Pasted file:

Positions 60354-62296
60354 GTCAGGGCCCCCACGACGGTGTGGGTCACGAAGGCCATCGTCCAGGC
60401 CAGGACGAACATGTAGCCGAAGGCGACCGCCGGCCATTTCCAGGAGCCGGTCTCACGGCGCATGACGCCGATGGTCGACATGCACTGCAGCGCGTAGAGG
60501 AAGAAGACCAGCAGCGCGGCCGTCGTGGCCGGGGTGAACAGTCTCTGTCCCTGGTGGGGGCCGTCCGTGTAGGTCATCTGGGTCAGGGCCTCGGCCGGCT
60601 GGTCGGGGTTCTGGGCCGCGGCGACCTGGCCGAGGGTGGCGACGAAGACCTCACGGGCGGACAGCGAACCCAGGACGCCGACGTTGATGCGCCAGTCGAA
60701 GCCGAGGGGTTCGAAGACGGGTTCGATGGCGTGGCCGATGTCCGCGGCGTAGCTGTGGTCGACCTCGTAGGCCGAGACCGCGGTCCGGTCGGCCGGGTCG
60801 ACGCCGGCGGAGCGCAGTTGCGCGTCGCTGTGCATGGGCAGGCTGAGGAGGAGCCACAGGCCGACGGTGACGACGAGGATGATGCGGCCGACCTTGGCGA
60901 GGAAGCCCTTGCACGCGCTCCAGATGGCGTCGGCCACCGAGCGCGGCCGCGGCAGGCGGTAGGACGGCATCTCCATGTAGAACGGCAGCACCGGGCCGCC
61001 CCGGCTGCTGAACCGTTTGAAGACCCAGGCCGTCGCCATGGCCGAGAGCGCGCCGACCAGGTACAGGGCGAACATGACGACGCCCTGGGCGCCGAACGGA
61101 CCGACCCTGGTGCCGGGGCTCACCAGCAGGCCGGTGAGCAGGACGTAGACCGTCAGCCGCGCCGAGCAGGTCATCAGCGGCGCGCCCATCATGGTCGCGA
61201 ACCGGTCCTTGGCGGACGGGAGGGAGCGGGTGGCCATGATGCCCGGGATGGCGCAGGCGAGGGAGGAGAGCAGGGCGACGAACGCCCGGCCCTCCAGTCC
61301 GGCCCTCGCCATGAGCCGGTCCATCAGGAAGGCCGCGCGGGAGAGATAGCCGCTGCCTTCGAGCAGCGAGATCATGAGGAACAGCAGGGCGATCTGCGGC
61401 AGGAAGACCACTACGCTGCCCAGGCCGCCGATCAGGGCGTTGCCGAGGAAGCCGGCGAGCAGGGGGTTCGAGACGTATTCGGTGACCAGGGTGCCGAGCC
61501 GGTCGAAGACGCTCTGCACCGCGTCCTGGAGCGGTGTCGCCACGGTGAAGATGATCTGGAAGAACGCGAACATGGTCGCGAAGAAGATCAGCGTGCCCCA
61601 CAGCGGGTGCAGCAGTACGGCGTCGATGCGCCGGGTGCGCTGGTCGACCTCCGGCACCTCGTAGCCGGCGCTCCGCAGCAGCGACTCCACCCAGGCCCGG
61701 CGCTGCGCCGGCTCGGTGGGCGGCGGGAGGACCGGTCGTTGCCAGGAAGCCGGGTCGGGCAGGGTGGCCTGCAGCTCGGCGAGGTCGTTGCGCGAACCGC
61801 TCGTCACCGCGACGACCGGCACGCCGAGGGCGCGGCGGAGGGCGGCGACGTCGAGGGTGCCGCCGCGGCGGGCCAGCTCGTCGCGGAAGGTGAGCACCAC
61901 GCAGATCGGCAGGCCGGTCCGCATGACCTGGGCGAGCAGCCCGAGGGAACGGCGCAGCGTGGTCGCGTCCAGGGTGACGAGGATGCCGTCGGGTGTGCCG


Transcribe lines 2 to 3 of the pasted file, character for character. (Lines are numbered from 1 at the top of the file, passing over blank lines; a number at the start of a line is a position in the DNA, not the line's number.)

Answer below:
60354 GTCAGGGCCCCCACGACGGTGTGGGTCACGAAGGCCATCGTCCAGGC
60401 CAGGACGAACATGTAGCCGAAGGCGACCGCCGGCCATTTCCAGGAGCCGGTCTCACGGCGCATGACGCCGATGGTCGACATGCACTGCAGCGCGTAGAGG